Top Ten: City Songs
From John Lydon spitting super T into the eyes of pink-haired insurgents in London to Kurt stagediving into an army of plaid-wearing Mudhoney fans in Seattle: cities have always spawned the birth of the best genres.
But what of the songs that take on the title of an urban sprawl? We’ve tried to compress a few of the best songs name-checking one singular city eg 'NYC' into a top ten (so yes, that means no ‘London Calling’ or ‘Trenchtown Rock’) and before you start asking what happened to Ultravox’s classic cheese-fest ‘Vienna’, we’re not really going down that route. So in no particular order, here goes..
Whilst the Strokes (see below) were busy introducing New York’s new rock n roll roster to a world gorging on Nu-Metal, Interpol’s ‘NYC’ showcased a more refined, melancholic ode to the city. A great song it may be, but Paul Banks still manages to get a sea of music fans scratching their heads with the somewhat aloof and confusing couplet ‘’the subway/is a porno’’. What? We thought subways just turned your snot black and were full of stressed commerce consultants.
Listen to 'NYC' here
9)The Shins: Australia
Ok, so its not strictly written about a city (although lyrically we’re still at a loss as to why its named after Lou Carpenter’s homeland). ‘Australia’ sees James Mercer’s tales of insomnia from ‘Wincing..’ bounding into new spheres. The skyscraping melodics were enough to make all the doubters choke on their coco pops whilst tuning in to ‘future classics’ FM. Catchier than a bout of nausea upon hearing Limp Bizkit, then.
Listen to 'Australia' here
8)Steely Dan: Brooklyn
Taken from the band’s platinum debut ‘Can’t Buy A Thrill’, ‘Brooklyn’ saw the all-american duo team up with David Palmer, who sings vocals here. Although Palmer would later become a backing singer for the band (and go on to pen lyrics for Carole King), here Steely Dan forget the jazz noodling and came up trumps with a rather more conventional song structure.
Listen to 'Brooklyn' here
7)The Strokes : Hawaii
Grainy tele-stabs played through a 10watt amp? Check. Drums that sound like they were recorded in a bus shelter? Check. Holiday inspired lyrics that made us consider moving to Honolulu, wearing a lei and greeting confused locals with ''aloha''? Check.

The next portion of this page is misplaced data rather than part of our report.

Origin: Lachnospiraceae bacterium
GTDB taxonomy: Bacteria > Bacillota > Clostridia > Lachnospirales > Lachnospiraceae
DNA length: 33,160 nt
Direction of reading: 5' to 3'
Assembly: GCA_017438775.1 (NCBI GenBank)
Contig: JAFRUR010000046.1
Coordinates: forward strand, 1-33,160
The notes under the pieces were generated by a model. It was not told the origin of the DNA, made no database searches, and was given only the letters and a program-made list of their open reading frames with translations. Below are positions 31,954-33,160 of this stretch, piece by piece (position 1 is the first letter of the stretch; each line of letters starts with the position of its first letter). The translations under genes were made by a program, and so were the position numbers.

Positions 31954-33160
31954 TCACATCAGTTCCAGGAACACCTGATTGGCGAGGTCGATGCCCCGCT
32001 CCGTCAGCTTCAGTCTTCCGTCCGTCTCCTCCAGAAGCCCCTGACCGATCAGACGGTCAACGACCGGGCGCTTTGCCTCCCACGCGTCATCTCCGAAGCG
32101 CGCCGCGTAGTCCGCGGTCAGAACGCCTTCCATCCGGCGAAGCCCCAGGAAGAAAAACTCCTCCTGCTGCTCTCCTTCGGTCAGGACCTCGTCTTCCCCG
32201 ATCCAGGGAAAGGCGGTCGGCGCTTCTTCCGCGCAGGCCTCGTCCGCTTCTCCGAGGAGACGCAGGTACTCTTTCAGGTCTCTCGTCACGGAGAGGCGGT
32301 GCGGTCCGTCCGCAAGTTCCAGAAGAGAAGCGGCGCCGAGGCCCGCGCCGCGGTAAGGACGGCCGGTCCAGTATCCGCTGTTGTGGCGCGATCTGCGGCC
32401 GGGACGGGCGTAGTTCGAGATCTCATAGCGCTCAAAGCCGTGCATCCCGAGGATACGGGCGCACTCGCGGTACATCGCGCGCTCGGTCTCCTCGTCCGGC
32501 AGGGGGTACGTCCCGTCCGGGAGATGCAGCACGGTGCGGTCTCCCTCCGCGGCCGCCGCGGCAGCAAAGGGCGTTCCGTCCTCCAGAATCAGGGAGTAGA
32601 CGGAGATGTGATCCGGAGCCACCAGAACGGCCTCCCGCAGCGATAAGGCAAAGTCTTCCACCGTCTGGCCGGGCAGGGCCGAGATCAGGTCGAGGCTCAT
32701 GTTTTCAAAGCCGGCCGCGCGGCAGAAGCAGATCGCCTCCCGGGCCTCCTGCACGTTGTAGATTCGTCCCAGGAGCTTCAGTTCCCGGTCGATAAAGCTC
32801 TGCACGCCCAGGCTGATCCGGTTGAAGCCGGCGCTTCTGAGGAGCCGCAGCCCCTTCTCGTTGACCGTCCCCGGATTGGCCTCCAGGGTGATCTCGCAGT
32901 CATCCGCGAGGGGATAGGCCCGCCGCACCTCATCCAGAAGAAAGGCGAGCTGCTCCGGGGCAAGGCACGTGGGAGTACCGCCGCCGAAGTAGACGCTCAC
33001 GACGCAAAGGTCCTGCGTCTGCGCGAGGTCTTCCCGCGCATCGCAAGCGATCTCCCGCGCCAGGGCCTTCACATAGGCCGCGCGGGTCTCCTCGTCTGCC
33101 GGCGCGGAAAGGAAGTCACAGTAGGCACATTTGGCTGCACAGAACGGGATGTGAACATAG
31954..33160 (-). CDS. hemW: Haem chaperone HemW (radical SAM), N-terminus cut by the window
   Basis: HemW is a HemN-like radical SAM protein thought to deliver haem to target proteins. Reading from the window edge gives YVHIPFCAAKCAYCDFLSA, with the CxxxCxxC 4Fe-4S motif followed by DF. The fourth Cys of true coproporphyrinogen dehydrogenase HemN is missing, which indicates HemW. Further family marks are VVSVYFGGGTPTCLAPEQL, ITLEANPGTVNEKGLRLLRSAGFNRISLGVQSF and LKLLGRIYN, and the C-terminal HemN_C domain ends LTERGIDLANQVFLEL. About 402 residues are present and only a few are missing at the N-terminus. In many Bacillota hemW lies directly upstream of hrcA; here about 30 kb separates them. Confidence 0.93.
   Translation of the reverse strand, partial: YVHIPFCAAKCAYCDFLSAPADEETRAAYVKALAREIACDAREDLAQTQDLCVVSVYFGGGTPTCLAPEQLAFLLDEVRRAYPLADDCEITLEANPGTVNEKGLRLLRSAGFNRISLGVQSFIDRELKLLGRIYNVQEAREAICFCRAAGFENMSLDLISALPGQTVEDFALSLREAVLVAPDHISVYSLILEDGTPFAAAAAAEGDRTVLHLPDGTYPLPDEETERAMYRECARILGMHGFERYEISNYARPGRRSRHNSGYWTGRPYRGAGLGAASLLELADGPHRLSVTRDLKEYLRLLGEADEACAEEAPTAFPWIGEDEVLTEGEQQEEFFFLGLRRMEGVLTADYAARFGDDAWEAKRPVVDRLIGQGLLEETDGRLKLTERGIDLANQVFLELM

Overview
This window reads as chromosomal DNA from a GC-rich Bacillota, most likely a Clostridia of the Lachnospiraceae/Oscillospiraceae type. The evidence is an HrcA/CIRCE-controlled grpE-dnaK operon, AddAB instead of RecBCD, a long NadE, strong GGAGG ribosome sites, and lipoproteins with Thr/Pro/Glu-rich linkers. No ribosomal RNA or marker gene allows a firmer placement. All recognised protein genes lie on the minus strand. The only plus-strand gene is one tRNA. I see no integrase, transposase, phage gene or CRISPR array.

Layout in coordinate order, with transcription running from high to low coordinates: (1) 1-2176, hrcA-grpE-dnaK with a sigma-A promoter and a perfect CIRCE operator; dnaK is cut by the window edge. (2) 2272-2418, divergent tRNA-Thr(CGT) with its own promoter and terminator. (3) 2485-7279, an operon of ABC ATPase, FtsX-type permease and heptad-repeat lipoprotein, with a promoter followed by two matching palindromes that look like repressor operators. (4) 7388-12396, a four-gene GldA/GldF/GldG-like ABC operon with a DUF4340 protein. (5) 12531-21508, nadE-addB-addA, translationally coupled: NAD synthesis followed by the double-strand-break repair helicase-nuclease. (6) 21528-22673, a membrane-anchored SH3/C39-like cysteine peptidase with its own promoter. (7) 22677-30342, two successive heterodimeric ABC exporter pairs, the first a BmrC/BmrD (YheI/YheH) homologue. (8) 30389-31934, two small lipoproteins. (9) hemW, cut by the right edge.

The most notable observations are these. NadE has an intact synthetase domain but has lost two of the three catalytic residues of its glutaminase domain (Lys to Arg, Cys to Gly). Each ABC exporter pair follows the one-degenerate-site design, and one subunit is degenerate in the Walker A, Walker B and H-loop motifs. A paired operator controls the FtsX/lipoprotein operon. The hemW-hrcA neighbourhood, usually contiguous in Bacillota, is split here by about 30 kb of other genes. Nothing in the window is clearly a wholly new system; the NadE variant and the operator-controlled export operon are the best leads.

Released as the flipside to 'Juicebox' in 2005, 'Hawaii' found Casablancas&co. taking their sound back to the classic Strokes of old as opposed to the space-age leanings of 'First Impressions..' and also made Hawaii sound like the coolest place on earth.
Listen to 'Hawaii' here
6)Ryan Adams: New York
Never ones to associate Mr Adams with bongos, this is however a poignant ode to N.Y. and the kind of song that should be playing in those corny city promotion adverts (as opposed to Ashlee Simpson). The fact it has a sax solo and is still ace makes it all the better, and considering ‘Gold (the album that hosted ‘New York’) was released merely two weeks after 9/11 makes it even more compelling listening.
Listen to 'New York' here
5)Joy Division: Warsaw
From the unsettling opening cries of "3 5 0 1 2 5.. Go!" (reportedly Rudolf Hess's prisoner of war serial number), this early demo finds Joy Division at their rawest. From the cold, mechanical drumbeat to the wired guitar, ‘Warsaw’s’ actual subject matter is shrouded in mystery (as are many J.D songs). Although lyrically most believe it to be Ian Curtis imagining himself as Hess, ie. a scumbag Nazi dictator.
Listen to 'Warsaw' here
4)Elliot Smith: Angeles
In hindsight, all of Smith's songs are shrouded in some cheerless sense of loss, and with Angeles essentially Smith's declaration of independence toward the big league labels in Los Angeles, its still a haunting, timeless piece of songwriting nonetheless. Taken from his seminal 'Either/Or' album (which also features the classic 'Ballad Of Big Nothing') it should be seen as a celebration of one of America's most missed songwriters.
Listen to 'Angeles' here
From the sinister opening chimes to the mantra-like build-up, Orbital proved themselves to be untouchable upon the release of 'Belfast', an acid-trance classic that's responsible for more gurning than the entire Columbian cartels combined. The fact its been reworked more times than a tin of spam should tell you all you need to know about Belfast. A classic.
Listen to 'Belfast' here
2)Sufjan Stevens: Chicago
Taken from Sufjan's ethereal 'Illinois' album, the prolific Michigan songwriter vowed to write an album for every American state following its release. Although he was knocking out LP's at a rate that would make Axl Rose walk the plank,it has since transpired Stevens won’t be fulfilling his vision (50 states is a lot to cover). Nonetheless, this is Sufjan’s moment; a towering, emotive slice of orchestral pop, and fortunately, ‘Chicago’ is possibly his best song too.
Listen to 'Chicago' here
1)Lee Hazelwood & Nancy Sinatra: Jackson
One of the most covered songs ever, this was also a classic cut from the Man In Black and June Carter. Although not penned by any of the above, 'Jackson' is probably the most famous country song named after a place in history. Hazelwood and Sinatra would go on to record countless more records together, but here Sinatra manages to pepper her kooky personality into proceedings (see the repeated Jackson refrain on the outro) and Hazelwood got to rock a legendary 'tache on the cover. Everyone's a winner.
Have we missed out your fave? Spitting bullets that 'Paris' By Friendly Fires or 'Arizona by Kings of Leon were left off?
Leave a comment below.